3. Found yourself with too much produce? It can be frozen, but most vegetables benefit from a quick blanch or steam prior to freezing. Once cooked, shock with cold water, then dry and freeze in airtight containers or freezer bags.

Related: Effortless Instant Pot Freezer Meals for Easy Weeknights

More Tips to Keep in Mind When Freezing Food

1. Never freeze hot food. Instead, allow it to come to room temperature before you freeze.

2. If you’re freezing liquid-heavy foods (think soups and stews), make sure you leave some room in the containers, as liquid expands when frozen. Place plastic wrap touching the liquid/food before you close the lid to avoiding potential freezer burn.

Related: The One Healthy Soup That Should Always Be in Your Freezer

3. Broth and stock are super useful things to have on hand, but how often does a recipe call for a small amount, leaving you with leftovers? Solution? Freeze it in ice-cube trays! As soon as it’s frozen, transfer to an airtight bag or container to ensure a constant supply that’s practical in size.

4. Do you have slightly past-their-prime produce lingering in your crisper? Put your freezer to work. Frozen fruit is perfect for smoothies, and frozen vegetables can be used in cooked dishes. No one will ever know they were anything other than fresh!

freezer-bag-of-pumpkin

5. Many people don’t think to freeze butter, but if you have a few sticks about to expire, pop them into the freezer to keep it fresh for longer. Note that it’s best to use quickly once thawed, making it perfect for baking!

Related: Building a Zero-Waste Kitchen is Easier Than You Think. Here’s How to Make it Happen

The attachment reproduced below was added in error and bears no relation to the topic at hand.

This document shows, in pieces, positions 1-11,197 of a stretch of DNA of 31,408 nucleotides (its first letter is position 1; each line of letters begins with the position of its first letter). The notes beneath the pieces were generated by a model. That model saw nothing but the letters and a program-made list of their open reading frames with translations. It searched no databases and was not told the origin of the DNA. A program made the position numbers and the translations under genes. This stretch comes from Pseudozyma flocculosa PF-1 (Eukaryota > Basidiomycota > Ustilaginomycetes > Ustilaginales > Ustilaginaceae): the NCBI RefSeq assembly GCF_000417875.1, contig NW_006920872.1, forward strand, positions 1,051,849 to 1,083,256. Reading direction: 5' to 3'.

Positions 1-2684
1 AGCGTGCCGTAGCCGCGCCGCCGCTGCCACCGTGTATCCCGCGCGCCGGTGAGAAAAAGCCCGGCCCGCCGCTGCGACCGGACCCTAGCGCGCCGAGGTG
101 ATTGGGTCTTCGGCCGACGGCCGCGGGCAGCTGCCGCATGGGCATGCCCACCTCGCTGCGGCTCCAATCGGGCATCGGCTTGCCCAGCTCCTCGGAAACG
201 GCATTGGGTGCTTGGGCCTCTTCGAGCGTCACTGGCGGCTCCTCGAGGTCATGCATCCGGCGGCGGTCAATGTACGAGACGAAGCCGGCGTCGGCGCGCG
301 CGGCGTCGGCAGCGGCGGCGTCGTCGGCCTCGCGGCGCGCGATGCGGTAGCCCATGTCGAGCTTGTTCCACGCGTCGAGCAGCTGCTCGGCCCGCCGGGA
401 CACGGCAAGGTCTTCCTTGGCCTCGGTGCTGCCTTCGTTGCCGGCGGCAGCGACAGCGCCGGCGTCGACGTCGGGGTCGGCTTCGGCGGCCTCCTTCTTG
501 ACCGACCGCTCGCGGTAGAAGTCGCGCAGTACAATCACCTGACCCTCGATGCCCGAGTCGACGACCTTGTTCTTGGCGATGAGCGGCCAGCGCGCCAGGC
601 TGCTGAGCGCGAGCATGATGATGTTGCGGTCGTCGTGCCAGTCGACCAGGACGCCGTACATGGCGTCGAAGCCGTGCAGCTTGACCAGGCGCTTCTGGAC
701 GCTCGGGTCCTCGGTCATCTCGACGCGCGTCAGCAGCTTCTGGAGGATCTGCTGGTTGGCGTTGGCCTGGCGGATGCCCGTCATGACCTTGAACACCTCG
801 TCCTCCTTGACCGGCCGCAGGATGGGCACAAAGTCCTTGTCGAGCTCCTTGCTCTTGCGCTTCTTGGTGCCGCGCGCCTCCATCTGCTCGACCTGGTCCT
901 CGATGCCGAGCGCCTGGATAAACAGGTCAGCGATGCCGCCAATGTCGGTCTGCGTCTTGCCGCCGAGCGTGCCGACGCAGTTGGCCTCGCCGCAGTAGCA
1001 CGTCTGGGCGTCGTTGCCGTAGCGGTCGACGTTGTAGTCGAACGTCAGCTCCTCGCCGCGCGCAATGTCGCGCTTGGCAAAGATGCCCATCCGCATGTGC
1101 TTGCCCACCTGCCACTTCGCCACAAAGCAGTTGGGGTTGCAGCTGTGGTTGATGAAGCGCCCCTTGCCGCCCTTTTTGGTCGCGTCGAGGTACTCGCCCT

6. Cookie dough is a perfect candidate for freezing, so you’ll never be far from a freshly-baked treat! Scoop dough and freeze directly on baking trays. Once frozen solid, place the dough in airtight bags, or wrap them tightly in plastic and just bake however many you need. The dough will last in the freezer for up to three months.

Related: Anna Olson Explains How to Properly Freeze Just About Everything

7. Portion items when you freeze them so you can easily select the right amount of food to thaw, avoiding unnecessary waste.

8. Label all foods with the date you froze them, and don’t forget to rotate items and use older foods up first.

Related: How to Prep Slow Cooker Freezer Meals for Busy Nights

While freezing items is a great way to avoid waste, there are some other foods that you should never freeze.

5 Foods That Never Belong in Your Freezer (And Why):

1. Open packages of coffee beans (and ground) will absorb freezer smells. Make sure it’s stored in an airtight container, not the bag you bought it in.

2. Cooked pasta, like spaghetti, will not hold its structure when frozen and thawed, it will turn to mush (baked pasta dishes like lasagna, however, are perfect candidates for freezing).

3. Raw potatoes turn black when frozen due to a chemical reaction, so make sure to quickly blanch chopped potatoes before you freeze them.

4. Melon will turn mushy when frozen and thawed due to its high water content, so while it’s fine to use frozen in drinks, for example, it won’t be any good for a fruit salad.

5. Raw eggs in their shell will explode when frozen. If you find yourself needing to freeze eggs, crack them and lightly beat them before freezing them in an ice cube tray or muffin tin. When completely frozen, you can put them in a freezer bag where they will keep for up to six months.